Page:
’m having doubts about Stanford University. My wife died in their care, and now they are supporting some suspect researchers who like to mathematically model non-lucid, if not outright insane, crime stats.
- Paper claims right-to-carry (RTC) laws increase violent crime by 13–15 percent.
- Uses mathematical modeling to “predict” what crimes rates would have been without RTC.
- Serious methodology flaws.
The usual suspects
The paper in question (“Right-To-Carry Laws and Violent Crime: A Comprehensive Assessment Using Panel Data and a State-Level Synthetic Controls Analysis”) received some press notice, but not as much as I would have expected given the paper’s outsized conclusions. Perhaps reporters are getting smarter about the quality, or lack thereof, of some gun policy research.
The list of sins in this paper are monumental. It is good that this is just a “working paper” and not published in a peer review journal, which given its lack of methodology rigor, means the paper might never be seen in such periodicals.
Without getting into arcane details, “synthetic control” methods are mathematical systems for evaluating the effects of something (e.g., right-to-carry laws) with a control group. This, in and of itself, is not bad; but done wrong, it is a handy tool for deceiving people.
In theory, the researcher wanted to compare a state that had passed RTC against states that had not. The problem is that the comparisons were irrational.
Take Texas. Texas’s RTC law came into effect in 1996. At that time, there were 19 states that had no RTC, providing a vast range of data to use. But the researchers only paired Texas with California, Nebraska and Wisconsin. I snapped a copy of a recent county-by-county homicide maps created by the Crime Prevention Research Center to make a few points here (the three control states are in a copper hue).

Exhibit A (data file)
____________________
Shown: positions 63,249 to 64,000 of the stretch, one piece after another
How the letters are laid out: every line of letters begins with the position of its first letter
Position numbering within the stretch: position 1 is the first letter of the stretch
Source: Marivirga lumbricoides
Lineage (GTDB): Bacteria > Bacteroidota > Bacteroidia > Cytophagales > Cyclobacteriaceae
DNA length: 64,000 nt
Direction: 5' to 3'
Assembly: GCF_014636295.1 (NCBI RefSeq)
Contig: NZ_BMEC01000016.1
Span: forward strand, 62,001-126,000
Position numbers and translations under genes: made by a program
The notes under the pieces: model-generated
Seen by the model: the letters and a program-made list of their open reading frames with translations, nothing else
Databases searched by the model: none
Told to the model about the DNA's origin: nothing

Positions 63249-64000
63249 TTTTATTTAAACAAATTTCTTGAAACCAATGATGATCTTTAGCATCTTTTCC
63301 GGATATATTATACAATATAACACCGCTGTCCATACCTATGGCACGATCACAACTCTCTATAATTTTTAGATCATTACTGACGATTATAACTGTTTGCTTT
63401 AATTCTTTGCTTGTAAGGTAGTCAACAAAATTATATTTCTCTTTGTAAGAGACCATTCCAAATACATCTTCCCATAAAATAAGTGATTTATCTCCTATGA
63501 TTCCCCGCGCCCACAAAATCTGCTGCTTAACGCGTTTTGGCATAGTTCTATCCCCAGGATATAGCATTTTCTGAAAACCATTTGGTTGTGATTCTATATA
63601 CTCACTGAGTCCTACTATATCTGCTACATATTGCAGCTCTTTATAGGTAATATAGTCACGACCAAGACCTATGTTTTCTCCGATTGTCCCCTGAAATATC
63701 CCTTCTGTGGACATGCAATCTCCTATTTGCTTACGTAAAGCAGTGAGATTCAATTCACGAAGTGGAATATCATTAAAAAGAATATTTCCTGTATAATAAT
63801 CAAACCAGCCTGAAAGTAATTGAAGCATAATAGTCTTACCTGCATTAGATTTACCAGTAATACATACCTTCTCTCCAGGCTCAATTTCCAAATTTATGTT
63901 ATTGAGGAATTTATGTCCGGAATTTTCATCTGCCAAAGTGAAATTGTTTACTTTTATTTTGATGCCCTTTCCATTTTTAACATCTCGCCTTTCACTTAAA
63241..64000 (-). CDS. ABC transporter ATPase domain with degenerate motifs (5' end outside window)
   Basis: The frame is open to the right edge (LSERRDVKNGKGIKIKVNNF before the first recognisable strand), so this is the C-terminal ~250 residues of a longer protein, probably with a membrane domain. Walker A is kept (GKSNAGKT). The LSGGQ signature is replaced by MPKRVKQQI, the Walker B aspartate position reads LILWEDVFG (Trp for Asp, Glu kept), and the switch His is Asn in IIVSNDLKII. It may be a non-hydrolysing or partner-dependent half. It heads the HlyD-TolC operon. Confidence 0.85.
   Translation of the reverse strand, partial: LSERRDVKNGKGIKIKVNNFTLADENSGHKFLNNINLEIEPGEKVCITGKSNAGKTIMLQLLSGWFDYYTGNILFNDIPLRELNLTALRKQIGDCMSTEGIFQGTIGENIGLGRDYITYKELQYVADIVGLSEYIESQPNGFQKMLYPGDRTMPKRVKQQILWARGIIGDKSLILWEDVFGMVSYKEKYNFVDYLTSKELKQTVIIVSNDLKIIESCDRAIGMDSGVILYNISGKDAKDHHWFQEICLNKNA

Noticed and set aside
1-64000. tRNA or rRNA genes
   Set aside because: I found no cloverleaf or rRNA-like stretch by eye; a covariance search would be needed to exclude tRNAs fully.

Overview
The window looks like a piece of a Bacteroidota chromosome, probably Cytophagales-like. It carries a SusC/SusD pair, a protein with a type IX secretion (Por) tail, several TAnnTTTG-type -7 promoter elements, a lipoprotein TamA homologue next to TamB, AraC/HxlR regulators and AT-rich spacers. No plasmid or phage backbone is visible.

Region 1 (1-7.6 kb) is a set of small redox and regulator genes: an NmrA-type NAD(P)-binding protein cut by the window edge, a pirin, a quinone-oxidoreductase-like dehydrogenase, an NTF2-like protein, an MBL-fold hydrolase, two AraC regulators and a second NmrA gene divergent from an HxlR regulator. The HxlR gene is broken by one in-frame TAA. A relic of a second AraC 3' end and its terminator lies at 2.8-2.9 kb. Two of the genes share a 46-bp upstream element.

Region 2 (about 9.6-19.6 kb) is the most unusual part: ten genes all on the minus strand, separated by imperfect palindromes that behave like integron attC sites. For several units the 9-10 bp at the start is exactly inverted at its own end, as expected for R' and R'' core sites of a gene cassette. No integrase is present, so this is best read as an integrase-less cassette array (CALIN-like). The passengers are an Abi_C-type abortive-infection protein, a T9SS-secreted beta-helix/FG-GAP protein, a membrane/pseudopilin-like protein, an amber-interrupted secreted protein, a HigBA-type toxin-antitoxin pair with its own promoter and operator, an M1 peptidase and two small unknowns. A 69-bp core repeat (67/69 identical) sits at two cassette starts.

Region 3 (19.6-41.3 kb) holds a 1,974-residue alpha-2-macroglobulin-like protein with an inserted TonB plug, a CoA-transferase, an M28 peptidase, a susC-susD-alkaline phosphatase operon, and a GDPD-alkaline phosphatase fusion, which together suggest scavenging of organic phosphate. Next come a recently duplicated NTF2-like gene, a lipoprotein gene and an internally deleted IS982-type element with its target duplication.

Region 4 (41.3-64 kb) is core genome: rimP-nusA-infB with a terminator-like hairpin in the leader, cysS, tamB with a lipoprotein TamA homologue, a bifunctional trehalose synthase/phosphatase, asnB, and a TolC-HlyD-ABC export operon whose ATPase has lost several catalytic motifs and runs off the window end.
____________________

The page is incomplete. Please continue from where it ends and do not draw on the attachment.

- Only California has a border problem similar to Texas (unless bands of dope-smuggling Canadians are routinely entering Wisconsin).
- The homicide maps show that two of the comparison states have almost no homicides, and thus likely have similarly low rates of other violent crimes.
- Culturally, things could not be more different. Imagine if they compared Alaska with New York.
The researchers noted that they chose these states for mathematical convenience, and not for the sharing of critical dependent variables well known for association with violent crimes. The bigger question is why they did not tally Texas against all remaining non-RTC states for some reasonable pre- and post-enactment period.
Clumping, like cat litter
There are many forms of violent crime, and each has different responses to RTC.
For example, most rape occurs in homes. RTC is very much a street-protection mechanism. Thus, RTC is not applicable to rape, by and large.
The researchers lumped all violent crime together. For some research, aggregate violent crime rates are okay to use. For RTC, which has this very public aspect to it, aggregation is inappropriate. This chart shows the great disparity between different forms of violence, with aggravated assaults leading the pack. Aggravated assaults, and robberies, tend to occur frequently in public, and expanded RTC may have contributed to their decline throughout the 1990s and early twenty-first century.